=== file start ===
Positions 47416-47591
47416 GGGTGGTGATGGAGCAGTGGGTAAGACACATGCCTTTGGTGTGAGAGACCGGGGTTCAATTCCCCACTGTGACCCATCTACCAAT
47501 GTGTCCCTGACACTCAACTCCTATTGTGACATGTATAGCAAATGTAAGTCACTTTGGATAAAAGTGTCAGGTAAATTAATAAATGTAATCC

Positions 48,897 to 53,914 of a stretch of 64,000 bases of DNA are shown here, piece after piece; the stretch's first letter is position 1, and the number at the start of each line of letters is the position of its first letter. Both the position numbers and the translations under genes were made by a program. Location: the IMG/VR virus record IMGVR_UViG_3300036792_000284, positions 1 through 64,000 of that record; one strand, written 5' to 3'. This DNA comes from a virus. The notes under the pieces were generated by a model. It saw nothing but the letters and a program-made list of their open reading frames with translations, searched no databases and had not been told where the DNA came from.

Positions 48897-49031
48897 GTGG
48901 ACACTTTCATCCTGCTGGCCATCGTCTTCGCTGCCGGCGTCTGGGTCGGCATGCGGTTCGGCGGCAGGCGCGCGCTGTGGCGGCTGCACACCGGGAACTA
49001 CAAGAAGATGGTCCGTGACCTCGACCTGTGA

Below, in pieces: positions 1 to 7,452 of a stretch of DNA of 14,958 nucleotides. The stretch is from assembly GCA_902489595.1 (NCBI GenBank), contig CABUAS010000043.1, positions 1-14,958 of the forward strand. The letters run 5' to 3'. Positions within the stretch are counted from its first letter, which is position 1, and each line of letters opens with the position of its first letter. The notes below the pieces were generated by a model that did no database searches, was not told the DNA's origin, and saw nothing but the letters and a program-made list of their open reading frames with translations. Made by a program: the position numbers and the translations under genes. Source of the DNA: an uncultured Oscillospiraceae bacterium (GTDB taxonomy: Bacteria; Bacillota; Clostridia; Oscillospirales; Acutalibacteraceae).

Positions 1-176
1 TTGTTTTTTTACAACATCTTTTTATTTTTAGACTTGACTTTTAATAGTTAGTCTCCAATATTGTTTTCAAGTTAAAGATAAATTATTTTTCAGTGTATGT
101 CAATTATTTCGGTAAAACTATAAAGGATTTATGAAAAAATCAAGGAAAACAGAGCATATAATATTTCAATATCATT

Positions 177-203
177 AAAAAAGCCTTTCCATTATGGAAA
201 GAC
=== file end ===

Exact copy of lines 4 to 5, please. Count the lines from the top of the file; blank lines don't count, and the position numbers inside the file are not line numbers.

Positions 48,897 to 53,914 of a stretch of 64,000 bases of DNA are shown here, piece after piece; the stretch's first letter is position 1, and the number at the start of each line of letters is the position of its first letter. Both the position numbers and the translations under genes were made by a program. Location: the IMG/VR virus record IMGVR_UViG_3300036792_000284, positions 1 through 64,000 of that record; one strand, written 5' to 3'. This DNA comes from a virus. The notes under the pieces were generated by a model. It saw nothing but the letters and a program-made list of their open reading frames with translations, searched no databases and had not been told where the DNA came from.

Positions 48897-49031